Mark Bridges' costumes are in the spotlight in "Phantom Thread" and this Oscar article

When I do this feature next year, Black Panther will be all over it and Annihilation will likely rate a mention. However, I’m still on the movies of 2017, and I’m ready to give you Oscar picks for all the mid-major categories, my way of honoring the best achievements in elements of filmmaking that usually get overlooked. As always, any wrong predictions result in a refund of what you paid to read this article.

Cinematography: We’ve got warring narratives here: Will Roger Deakins win his first Oscar at the 13th time of asking? (Blade Runner 2049 isn’t the sort of movie that typically wins this particular Oscar, but this time might be the exception.) Or will Rachel Morrison, the first female nominee ever in this category, become the first female winner for Mudbound? These races tend to tilt to the grizzled veteran, but the best photography job in this field was Dan Laustsen’s for The Shape of Water, and it shouldn’t be discounted. How on Earth did Sayombhu Mukdeeprom not get nominated for Call Me by Your Name? Did the voters not know how to pronounce his name? Even if they haven’t seen his gorgeous work in Thai movies like Uncle Boonmee Who Can Recall His Past Lives, this omission is inexcusable. Wonderstruck and The Beguiled would have been better candidates here than Darkest Hour, as well. Every year there seems to be a bad movie that nevertheless sports great cinematography, and my pick this year is A Cure for Wellness.

Production design: This category has maybe two nominees that deserve to be here in The Shape of Water and Blade Runner 2049. One of those will likely win, unless Dunkirk’s Nathan Crowley gets enough voters to give him this as a lifetime achievement Oscar (four nominations, including ones for The Prestige and The Dark Knight). I have no idea how Mark Tildesley’s work for Phantom Thread’s 1950s ateliers and fitting rooms went unrecognized in this category. Maybe a wrongheaded bias against futurism worked against Ghost in the Shell and Valerian and the City of a Thousand Planets, but that doesn’t explain the overlooking of Anne Ross’ Southern Gothic house of horrors in The Beguiled or Mark Friedberg’s expert evocation of two different eras in Wonderstruck. Philip Messina’s work on that phantasmagoric house in mother! is a great piece of production design that you might not notice at first glance.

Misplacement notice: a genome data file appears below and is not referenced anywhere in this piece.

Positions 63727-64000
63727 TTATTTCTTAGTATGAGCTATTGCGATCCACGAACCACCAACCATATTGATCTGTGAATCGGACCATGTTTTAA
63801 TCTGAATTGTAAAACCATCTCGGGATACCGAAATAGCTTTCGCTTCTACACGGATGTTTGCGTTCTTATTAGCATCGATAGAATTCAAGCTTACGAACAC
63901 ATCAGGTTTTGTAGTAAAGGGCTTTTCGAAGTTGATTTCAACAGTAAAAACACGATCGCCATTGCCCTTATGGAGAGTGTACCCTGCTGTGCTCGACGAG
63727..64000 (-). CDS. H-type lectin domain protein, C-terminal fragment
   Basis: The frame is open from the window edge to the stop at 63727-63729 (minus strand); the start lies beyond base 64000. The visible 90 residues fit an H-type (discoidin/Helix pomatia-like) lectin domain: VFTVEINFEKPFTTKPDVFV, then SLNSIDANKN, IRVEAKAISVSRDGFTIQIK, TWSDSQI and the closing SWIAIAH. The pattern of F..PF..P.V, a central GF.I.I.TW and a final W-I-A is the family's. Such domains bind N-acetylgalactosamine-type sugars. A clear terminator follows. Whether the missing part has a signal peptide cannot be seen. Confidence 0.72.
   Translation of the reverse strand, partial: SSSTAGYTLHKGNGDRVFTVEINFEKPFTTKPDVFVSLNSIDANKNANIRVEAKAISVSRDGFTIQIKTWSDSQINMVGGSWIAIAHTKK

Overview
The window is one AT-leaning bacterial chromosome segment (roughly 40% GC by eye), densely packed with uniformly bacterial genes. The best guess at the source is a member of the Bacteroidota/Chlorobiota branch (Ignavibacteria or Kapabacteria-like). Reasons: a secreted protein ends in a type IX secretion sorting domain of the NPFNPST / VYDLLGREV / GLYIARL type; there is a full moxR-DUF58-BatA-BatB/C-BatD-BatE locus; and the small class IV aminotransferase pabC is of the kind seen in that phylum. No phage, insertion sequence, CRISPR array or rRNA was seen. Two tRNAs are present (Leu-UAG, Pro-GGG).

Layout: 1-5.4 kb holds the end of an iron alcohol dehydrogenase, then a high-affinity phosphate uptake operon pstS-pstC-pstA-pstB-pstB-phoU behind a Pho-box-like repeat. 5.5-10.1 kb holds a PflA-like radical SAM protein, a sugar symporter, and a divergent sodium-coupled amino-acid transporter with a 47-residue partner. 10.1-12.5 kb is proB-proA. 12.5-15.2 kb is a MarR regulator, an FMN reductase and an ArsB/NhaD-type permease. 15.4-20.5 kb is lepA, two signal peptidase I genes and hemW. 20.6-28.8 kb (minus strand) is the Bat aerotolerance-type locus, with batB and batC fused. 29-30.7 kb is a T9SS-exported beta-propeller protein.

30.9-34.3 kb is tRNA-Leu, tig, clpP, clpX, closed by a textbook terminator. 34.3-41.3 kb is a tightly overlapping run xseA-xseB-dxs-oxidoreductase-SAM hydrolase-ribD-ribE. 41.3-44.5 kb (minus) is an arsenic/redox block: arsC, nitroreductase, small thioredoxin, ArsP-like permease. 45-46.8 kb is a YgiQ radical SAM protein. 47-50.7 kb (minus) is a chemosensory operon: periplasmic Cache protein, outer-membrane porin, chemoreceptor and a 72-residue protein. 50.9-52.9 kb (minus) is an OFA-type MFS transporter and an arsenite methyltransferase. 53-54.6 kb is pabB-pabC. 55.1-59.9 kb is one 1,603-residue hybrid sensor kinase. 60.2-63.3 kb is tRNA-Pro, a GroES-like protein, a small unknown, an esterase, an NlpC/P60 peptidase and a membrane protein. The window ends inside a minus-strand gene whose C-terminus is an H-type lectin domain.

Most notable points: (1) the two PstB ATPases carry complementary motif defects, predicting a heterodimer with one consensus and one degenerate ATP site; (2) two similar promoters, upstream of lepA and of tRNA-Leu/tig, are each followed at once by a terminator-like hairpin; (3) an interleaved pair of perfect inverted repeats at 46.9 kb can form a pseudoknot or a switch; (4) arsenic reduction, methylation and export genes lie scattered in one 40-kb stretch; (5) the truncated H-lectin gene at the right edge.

Costume design: You figure that if La La Land couldn’t win this Oscar last year, what contemporary film possibly could? There are no contemporary movies nominated this year, even though Jürgen Doering’s high-fashion costumes for Personal Shopper and Courtney Hoffman’s impossibly cool clothes for Baby Driver would have been better choices than Beauty and the Beast or Darkest Hour, neither of which has any business being here. Also ignored were great costumes for movies set in the past (The Beguiled) and the future (Valerian and the City of a Thousand Planets). Luis Sequeira’s outfits for The Shape of Water are good, but if that movie wins this, that might be a harbinger of your Best Picture winner. The winner should be Mark Bridges’ costumes for Phantom Thread, a film that is, after all, all about the clothes and set in a particularly photogenic era.

Foreign-language film: It seemed like The Square had all the momentum at year’s end, but since then people appear to have come round to the idea that Ruben Östlund’s Swedish farce is as smug and unimaginative as the art world that it’s trying to satirize. The LGBT vote might carry the day for the precise, controlled transgender story A Fantastic Woman (Chile), but not only is Loveless (Russia) the best film here, director Andrey Zvyagintsev has a well-earned reputation, a history of run-ins with Vladimir Putin, and a previous Oscar nomination for Leviathan. His movie is a portrait of a corrupt society full of narcissists through the story of a missing boy, and a vote for it will be a vote to stick it to the Russians. Once again, the inane one-country, one-film rule kept out some worthy entries like Graduation (Romania) and Raw (France). Even so, the LGBT vote couldn’t get BPM (France), Thelma (Norway), or The Wound (the subject of rioting and death threats in its native South Africa) onto the list of nominees, when any of them would have been better than the nominated films from Sweden or Hungary. The same can be said of the submitted films In the Fade (Germany) and A Taxi Driver (South Korea).